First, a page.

*** ** ** ns *** ** ns ns * ** ns * 0.35 - 1.0 2.0 - 8.8 0.8 - 3.0 0.20 - 1.50

*** *** *** ** ** ** ** ** * 30 - 150 60 - 200 50 - 200

*** *** ns 5 - 20

Zn

Mo

Na

24.9 27.2a 27.0a 29.6a 27.8a 30.7a 32.4a 31.4a 26.9a 27.5a 26.9a 24.6a 23.1a 25.4b 33.3a 31.0a 32.7a 23.85b 24.85b 25.25b 31.80a 25.5b 30.1a 26.4b 29.5a

0.48 0.39a 0.28b 0.14c 0.08c 0.24a 1.19b 0.13b 0.28a 0.33a 0.08b 0.05b 0.20a 0.36a 0.10b 0.20b 0.43a 0.46a 0.34b 0.33b 0.31b 0.21a 0.06b 0.08b 0.25a

2,078 2,017b 1,940b 2,542a 2,191b 2,451a 2,393a 2,321a 2,239a 2,067a 2,053a 1,826a 2,219a 2,021a 2,152a 2,309a 2,113a 1,942a 1,935a 1,994a 2,254a 1,947c 3,523b 3,706b 7,116a

* ** ** ** * ** 30 - 150 0.5 - 5.0

*** ** ** -

z

Wt: weight of pellets mixed in a growing medium. Means with the different letter in a column is not significantly different with each other at P < 0.05 or 0.01, by HSD x Leaf samples were not sufficient, and therefore pieces of stem were included for foliar analysis. w Non-significant (ns) and significant difference at 5% (*), 1% (**), and 0,1% *(***), F-test. Data from P control was not included in the analysis. v General suggested range set by JR Peters Laboratory. y

obtained from plants grown in P con medium was 2.9%, which was similar to the concentration in P 29-0g (3.1%) and P 45-0g (2.9%), P 45 CD-3g (2.8%), and P 45 CD-6g (2.9%), and P NaS CD-0g (2.7%) medium. Nitrogen concentration was significantly increased in P 29-6g, P 32-6g, P 37-6g, P 40-6g, and P NaS-6g medium, except in P 45-6g medium. For example, N concentration of P 37-9g medium was 6.4% which is the highest among all treatments. Concentrations of phosphorus (P), potassium (K), and calcium (Ca) were also increased in general when 9 grams of pellets were mixed in a medium and of magnesium (Mg) when > 3 grams of P 32 and 37 were mixed in a medium (Table 2). For micro-elements, boron (B) concentration except P NaS-9g medium, iron (Fe) concentration except P 29-6g or 9g medium, and Mn concentration except P 32-6g,

P 40-6g medium was significantly higher than other treatments (Table 2). The concentration of copper (Cu) and zinc (Zn) was not affected by the amount of pellets mixed in a medium. The concentration of sodium (Na) was affected by the amount of pellets in a medium, but increased particularly in P 29-9g and P NaS-3g, -6g, and -9g medium. In general, all elements fell within the suggested ranges for each element (JR Peters Lab., Allentown, PA, USA). The number of primary buds when pellets were mixed at 3 g or 6 g as compared to those without pellets mixed (control) except for P 29-3g and P29-6g plant was increased 27 DAP (Table 3). However, the number of secondary shoots was significantly reduced when plants were grown in a medium mixed with 9 grams of pellets except P 45-9g plant. A significant increase in the secondary flower buds in P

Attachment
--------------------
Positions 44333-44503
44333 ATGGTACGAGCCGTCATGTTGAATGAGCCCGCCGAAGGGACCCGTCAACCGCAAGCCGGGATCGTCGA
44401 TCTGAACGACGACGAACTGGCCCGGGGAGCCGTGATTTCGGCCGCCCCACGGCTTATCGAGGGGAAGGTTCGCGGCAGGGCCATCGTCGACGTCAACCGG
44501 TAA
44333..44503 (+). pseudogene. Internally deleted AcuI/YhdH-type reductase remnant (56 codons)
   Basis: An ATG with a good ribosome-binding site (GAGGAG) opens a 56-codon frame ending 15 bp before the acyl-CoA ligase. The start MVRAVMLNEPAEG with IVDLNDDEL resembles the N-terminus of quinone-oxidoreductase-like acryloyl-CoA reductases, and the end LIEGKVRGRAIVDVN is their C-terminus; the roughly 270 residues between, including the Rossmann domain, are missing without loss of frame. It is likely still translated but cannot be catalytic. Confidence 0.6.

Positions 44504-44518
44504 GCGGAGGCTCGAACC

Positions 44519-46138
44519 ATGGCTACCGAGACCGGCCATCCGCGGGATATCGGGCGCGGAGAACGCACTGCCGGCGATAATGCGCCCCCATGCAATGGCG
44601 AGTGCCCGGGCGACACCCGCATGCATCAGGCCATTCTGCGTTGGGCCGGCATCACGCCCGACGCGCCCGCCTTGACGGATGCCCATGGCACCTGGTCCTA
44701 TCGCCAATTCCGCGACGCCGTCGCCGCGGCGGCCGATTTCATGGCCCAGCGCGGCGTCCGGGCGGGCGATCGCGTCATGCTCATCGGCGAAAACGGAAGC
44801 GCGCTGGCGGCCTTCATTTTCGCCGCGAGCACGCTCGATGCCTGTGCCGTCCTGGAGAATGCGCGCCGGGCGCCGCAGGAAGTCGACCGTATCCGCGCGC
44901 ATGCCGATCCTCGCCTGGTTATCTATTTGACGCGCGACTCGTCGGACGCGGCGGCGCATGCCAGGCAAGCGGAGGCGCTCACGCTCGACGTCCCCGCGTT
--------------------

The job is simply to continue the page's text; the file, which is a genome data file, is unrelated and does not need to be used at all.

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Table 3. Growth and flowering of Begonia, ‘Bonfire’ grown in a growing medium mixed with different amount of pellets (Expt. 1B). Pellet P 29

Wtz (g)

0 3 6 9 P 32 0 3 6 9 P 37 0 3 6 9 P 40 0 3 6 9 P 45 0 3 6 9 P NaS 0 3 6 9 Level of significanceu Pellet Weight (Wt) Pellet × Wt

flowersy Pri. 10.2aw 10.7a 10.7a 1.7b 9.9a 10.6a 11.3a -v 10.7a 10.8a 11.8a 6.0b 12.7a 11.0ab 10.6ab 8.6b 9.6a 10.8a 9.5a 10.6a 9.7a 11.9a 11.5a -

Sec. 5.2b 7.3ab 8.4a 1.1c 3.1ab 6.6a 9.5a 3.3bc 5.5b 8.5a 1.8c 4.5bc 6.3b 8.8a 3.3c 2.6a 4.0a 3.7a 2.9a 3.2b 7.9a 7.2a -

*** *** **

*** *** **

Number of shoots with flower buds Sec. Ter. 3.0ab 0.0b 4.4ab 0.2ab 4.6ab 0.4a 5.1a 0.6a 3.1b 0.0b 4.0ab 0.0b 7.0a 0.6a 3.3ab 0.0b 3.7ab 0.0b 5.7a 1.7a 3.0b 0.1b 3.2b 0.3b 4.3ab 0.1b 4.8a 2.3a 4.8a 0.3b 2.0b 0.2a 2.9ab 0.3a 2.3b 0.1a 3.9a 0.3a 3.4a 0.0a 4.2a 0.2a 4.1a 0.4a ** * *

ns ns ns

Shoot length (cm) 18.8b 22.4a 25.7a 23.4a 19.0b 22.1ab 24.4a 21.3b 20.3b 28.2a 17.2b 22.8b 23.3b 29.3a 19.5b 18.6a 19.9a 18.1a 18.3a 17.9b 23.8a 23.5a -

Leaf color, visualx 10Y 10Y 10YG 10YG 10Y 10Y 10Y 10Y 9Y, 1YG 8Y, 2YG 5G 10Y 4Y, 6YG 3YG, 7G 4G 10Y 8Y, 2YG 10Y 10Y 10Y 8Y, 2YG 8Y, 2YG -

* * ns

-

z

Wt: weight of pellets mixed in a growing medium. Pri. and Sec.: Primary and secondary flowers, respectively, reached to anthesis. x The number of plants with foliage color visually grouped yellow (Y), yellow green (YG), and green (G). w Means with the different letter in a column is not significantly different with each other a at P < 0.05 or 0.01, by HSD. v Plants died. y

29-6g (8.4 secondary flowers) or P 37-3g (5.5 secondary flowers) or P 37-6g ( 8.5 secondary flowers) plant as compared to those in P 29-0g or P 37-0g was observed. The number of shoots with the secondary buds was increased in a few treatments, such as P 29-9g (5.1 shoots). However, tertiary shoots with flower buds present did not show a clear trend related to the amount of pellets mixed in a medium. At the termination of the experiment, the length of shoots increased when 6 grams of pellets were mixed, except the P 45-6g plant. Leaf color was greener for P 29-9g, P 32-6g, P 37-6g, and P 40-6g and P 40-9g plant compared to leaf color on plants with or without the 3 grams/pot rate of pellets (Table 3 and Fig. 1). Leaf color of P 45 plant regardless of the amount of pellets mixed in was a more pale green. The concentration of macro- and micro-elements in leaves except Ca and Mg was not affected by type of pellets and